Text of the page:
“Had there been any delay with the paramedic arrival, the individual would still have received the epinephrine they required,” Alexis said. “It’s stories like that that make us really happy that people have access because it also empowers our employees to feel like they are making even more of a positive difference.”

Where are the EpiPens located and how are the staff trained?

Glass defibrillator case with EpiPen sticker

Glass defibrillator case containing EpiPen

The EpiPens are kept in the glass defibrillator cases, some of which contain stickers on the front to let people know they’re inside. In rare circumstances when there’s no defibrillator present, the EpiPens can be found in high-visibility green cases.

All our police officers and some of our civilian employees have received training regarding anaphylactic reactions and how to appropriately respond in a variety of situations involving the epinephrine auto-injector. They are also taught where the (roughly) 53 EpiPens can be found within each of the Peel Regional Police buildings.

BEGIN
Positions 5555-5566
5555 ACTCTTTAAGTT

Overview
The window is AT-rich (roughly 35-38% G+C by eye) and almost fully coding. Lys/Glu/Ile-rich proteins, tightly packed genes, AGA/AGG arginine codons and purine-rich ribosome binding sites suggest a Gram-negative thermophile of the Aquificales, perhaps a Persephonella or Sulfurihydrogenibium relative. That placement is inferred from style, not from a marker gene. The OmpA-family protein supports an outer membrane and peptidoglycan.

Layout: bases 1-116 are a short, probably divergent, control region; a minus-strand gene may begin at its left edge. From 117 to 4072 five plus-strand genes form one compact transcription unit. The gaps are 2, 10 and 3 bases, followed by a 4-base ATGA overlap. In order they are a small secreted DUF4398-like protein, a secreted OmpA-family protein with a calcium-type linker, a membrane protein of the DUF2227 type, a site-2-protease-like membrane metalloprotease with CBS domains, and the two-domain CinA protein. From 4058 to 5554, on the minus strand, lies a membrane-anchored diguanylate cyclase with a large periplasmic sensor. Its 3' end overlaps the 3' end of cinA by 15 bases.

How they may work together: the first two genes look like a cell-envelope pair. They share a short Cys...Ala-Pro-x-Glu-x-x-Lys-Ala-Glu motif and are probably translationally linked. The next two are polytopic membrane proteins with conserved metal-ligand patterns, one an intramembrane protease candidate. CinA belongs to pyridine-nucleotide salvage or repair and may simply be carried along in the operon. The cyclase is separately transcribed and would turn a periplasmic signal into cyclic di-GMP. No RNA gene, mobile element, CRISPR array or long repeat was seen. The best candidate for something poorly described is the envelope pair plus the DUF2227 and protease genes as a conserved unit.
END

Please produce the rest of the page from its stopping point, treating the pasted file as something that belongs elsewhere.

Growing the initiative

Both Alexis and Ashley are doing what they can to help this stock epinephrine initiative grow. “Ashley and I had an opportunity this past January to present to the [Ontario Police Health and Safety Association] … to bring this idea forward to other police services in Ontario, and the reaction was really positive. We actually received a couple of requests for information on our program from them, and we’re hopeful that other police services will have the opportunity to follow our lead,” Alexis said.

“We certainly hope that other services will follow this lead because we obviously feel it’s really important,” Ashley said. “With food allergies on the rise as much as they are, the reality is that more people that are coming into our facilities are going to have food allergies, so the risk is only increasing right now.”

Thank you so much Ashley and Alexis for making a great impact and supporting this community! You both are community heroes!

To learn more about stock epinephrine in public/foodservice settings, watch our recorded webinar with lawyer Bethan Dinning and allergist and clinical immunologist Dr. Susan Waserman.